When Dunkirk coach Rob Genco was a high school football player for the Eden Raiders, Tim Wade was an assistant coach.
Fast forward nearly 18 years later and the two found themselves on opposing sides of the football field Friday night as Wade is now the head coach for East Aurora.
It was the first time Wade had coached against a former player in his 30-year career. Wade has scouted the Marauders throughout the season and sees Genco just as he did back when the Marauders' coach was a player.
OBSERVER?Photos by Justin?Goetz
Dunkirk coach Rob?Genco.? When?Genco played high school football at Eden, Wade was an assistant coach.?Wade was instrumental in?getting Genco to go to college and is a key reason why Genco is a coach today.
"Robbie was one of the most intense athletes I ever had," Wade said with a smile. "Robbie is not much bigger now than he was back then. He had a heart as big as anybody I have ever seen and was willing to do whatever you asked him to do. He was always a leader and his teammates just followed him. He was just a great kid to be around and I had a wonderful opportunity to be around him as he grew."
The bond the two formed was far more than just what happened on the football field. Wade mentored Genco through life decisions.
"When I was going into the Marine Corps, no one in my family had gone to college or ever got a college education," Genco reflected. "He told me, 'Hey, you have a ton of ability. Use athletics to get to college and get a degree. You're not going to the Marine Corps. I believe in what you can do.' He stuck with me and helped me get into Hudson Valley Community College. He walked me down to guidance and got my application and helped me fill everything out. He steered me in that direction and I'm so aprreciative today that he did that for me."
Wade also went to Hudson Valley Community College and then transferred to Brockport - the same path Genco took.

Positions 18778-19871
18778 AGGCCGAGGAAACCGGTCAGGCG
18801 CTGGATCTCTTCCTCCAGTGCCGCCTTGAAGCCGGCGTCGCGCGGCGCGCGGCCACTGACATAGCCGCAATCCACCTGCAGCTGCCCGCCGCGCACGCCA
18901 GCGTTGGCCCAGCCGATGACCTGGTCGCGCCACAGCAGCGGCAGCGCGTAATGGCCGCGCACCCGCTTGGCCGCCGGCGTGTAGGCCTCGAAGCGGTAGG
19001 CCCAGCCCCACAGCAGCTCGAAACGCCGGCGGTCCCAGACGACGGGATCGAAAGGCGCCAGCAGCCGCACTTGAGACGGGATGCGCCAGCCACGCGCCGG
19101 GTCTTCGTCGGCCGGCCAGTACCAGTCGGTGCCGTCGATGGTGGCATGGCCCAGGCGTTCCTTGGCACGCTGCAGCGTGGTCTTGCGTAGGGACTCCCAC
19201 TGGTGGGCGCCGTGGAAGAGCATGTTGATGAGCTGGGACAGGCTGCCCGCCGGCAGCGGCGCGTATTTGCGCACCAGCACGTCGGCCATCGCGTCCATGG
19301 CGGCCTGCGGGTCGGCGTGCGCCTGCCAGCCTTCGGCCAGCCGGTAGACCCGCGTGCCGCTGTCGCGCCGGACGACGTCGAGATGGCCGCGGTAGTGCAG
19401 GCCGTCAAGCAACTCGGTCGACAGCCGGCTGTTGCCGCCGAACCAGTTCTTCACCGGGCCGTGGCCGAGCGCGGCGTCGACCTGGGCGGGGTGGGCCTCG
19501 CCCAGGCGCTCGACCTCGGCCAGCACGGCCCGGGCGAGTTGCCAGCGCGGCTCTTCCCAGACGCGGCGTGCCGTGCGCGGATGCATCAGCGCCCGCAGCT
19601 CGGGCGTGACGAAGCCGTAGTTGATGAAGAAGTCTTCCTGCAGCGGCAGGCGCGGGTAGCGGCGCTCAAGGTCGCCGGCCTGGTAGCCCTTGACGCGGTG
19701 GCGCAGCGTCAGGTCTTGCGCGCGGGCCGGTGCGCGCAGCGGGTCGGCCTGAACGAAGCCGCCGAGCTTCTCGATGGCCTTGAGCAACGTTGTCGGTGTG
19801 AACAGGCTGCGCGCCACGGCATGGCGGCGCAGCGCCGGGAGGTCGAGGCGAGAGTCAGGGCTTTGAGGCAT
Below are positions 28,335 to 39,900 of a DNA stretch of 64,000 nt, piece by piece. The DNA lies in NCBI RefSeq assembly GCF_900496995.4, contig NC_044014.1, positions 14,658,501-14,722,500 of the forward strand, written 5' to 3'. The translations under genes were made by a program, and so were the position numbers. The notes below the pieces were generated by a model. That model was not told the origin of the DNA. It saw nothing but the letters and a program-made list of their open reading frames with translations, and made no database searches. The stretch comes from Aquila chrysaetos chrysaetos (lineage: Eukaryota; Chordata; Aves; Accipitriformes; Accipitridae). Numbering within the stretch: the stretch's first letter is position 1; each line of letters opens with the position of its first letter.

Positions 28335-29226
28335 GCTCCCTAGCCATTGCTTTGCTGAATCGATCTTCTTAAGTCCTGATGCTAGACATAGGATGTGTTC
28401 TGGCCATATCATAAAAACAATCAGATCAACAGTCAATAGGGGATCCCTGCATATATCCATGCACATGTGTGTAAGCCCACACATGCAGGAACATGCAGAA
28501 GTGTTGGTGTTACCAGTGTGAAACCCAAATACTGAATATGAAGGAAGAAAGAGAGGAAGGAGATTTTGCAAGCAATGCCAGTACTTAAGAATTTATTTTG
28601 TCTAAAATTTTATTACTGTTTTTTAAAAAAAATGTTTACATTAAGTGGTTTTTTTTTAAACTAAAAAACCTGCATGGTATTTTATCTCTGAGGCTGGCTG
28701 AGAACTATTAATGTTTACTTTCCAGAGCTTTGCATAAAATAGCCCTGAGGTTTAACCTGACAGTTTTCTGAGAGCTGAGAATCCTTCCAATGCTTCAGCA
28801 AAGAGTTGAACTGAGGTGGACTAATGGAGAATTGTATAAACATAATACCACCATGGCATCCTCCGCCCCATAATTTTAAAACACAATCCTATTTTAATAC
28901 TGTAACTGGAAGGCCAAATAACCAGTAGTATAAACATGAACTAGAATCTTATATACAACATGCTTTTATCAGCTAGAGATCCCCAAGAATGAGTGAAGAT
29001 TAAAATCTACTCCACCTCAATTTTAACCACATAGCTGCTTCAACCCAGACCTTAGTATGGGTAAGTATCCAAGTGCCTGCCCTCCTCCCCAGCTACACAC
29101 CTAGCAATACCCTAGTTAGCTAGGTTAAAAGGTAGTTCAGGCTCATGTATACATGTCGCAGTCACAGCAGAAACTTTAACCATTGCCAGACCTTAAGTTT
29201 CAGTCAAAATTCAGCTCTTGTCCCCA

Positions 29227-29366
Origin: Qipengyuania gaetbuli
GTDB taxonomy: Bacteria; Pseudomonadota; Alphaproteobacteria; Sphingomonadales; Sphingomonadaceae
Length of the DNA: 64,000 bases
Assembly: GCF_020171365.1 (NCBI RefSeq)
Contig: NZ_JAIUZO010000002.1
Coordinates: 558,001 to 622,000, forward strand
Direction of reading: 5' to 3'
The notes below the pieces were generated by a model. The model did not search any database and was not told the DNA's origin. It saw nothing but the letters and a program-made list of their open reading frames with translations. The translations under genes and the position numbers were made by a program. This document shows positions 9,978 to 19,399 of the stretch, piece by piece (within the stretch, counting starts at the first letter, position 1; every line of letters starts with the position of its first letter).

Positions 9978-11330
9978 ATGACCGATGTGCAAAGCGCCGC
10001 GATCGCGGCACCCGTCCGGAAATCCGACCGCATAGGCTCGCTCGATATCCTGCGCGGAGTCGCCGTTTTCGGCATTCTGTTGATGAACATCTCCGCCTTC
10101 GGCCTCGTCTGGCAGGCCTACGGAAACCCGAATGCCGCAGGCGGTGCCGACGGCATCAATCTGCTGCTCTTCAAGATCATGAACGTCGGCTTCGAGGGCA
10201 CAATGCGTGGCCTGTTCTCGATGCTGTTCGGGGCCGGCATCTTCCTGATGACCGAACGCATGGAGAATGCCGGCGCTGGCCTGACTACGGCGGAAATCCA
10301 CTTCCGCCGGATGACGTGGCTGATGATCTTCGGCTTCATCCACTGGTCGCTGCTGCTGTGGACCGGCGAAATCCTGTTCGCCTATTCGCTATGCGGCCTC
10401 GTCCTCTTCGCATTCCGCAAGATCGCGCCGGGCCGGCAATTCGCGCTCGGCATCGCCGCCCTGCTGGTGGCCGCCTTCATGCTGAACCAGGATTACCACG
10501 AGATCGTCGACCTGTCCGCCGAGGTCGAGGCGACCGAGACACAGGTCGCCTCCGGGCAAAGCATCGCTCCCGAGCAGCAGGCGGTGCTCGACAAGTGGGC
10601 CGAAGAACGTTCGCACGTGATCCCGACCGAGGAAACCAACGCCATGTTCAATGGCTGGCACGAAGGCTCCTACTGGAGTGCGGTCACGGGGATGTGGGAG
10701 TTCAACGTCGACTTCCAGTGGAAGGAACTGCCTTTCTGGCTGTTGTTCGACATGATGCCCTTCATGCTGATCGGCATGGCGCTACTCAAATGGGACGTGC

"He showed me the importance of going to school. My family generation was we just didn't go to college. It took one person to tell me I could be whatever I wanted to be, and I bought into it. He is one of a couple people that are the reason why I am coaching. Had I been a mechanic or followed my father's footsteps, my job might not have allowed it. It's something he played a huge role in."
And when Genco was seen jumping up and down along the sidelines Friday night, Wade looked across the field and could only chuckle.
"I see a lot of myself in him now and how he coaches and treats the kids," Wade said. "It's funny because as I have gotten older, I have mellowed in my age. He is like I was 30 years ago. He is passionate, jumping around. I have to chuckle. As you get older, you mellow a bit. I'm not that way as much as I was. I see a lot of myself in him."
Genco took that as a compliment because he knows as a coach, it's more about wins and losses. It's about molding athletes into productive citizens.
"He has a great understanding that there is a lot of bigger things than just the game," Wade said of Genco. "A lot of kids learn and develop into good, young men. I know how he is. I think he has carried that on and is very passionate about what he does. We know what it's truly all about. It's getting kids to perform to the best of their ability and making them good, quality human beings. I am so happy he got this coaching job. I don't want to be playing him, but I am glad he got this position."
Genco proved Wade's point about coaching for more than just wins and losses when he was asked if there was anything else he wanted to add. Genco replied, "I do this for the kids and I am so happy when we win and it makes the community proud," Genco continued. "What's been motivating me to be a better person and try to help is my father who had a stroke last year. When we get a win, he smiles ear to ear. That's a reason why I do what I do. I do this for the kids and the people around me who are proud of me. It feels good when you're recognized and feels good when your dad can smile.
"Now I can tell (Wade) I am proud of him and tell him he is a good coach," Genco said. "It's things as a kid you can't do. Hopefully we can do this again for the next couple years."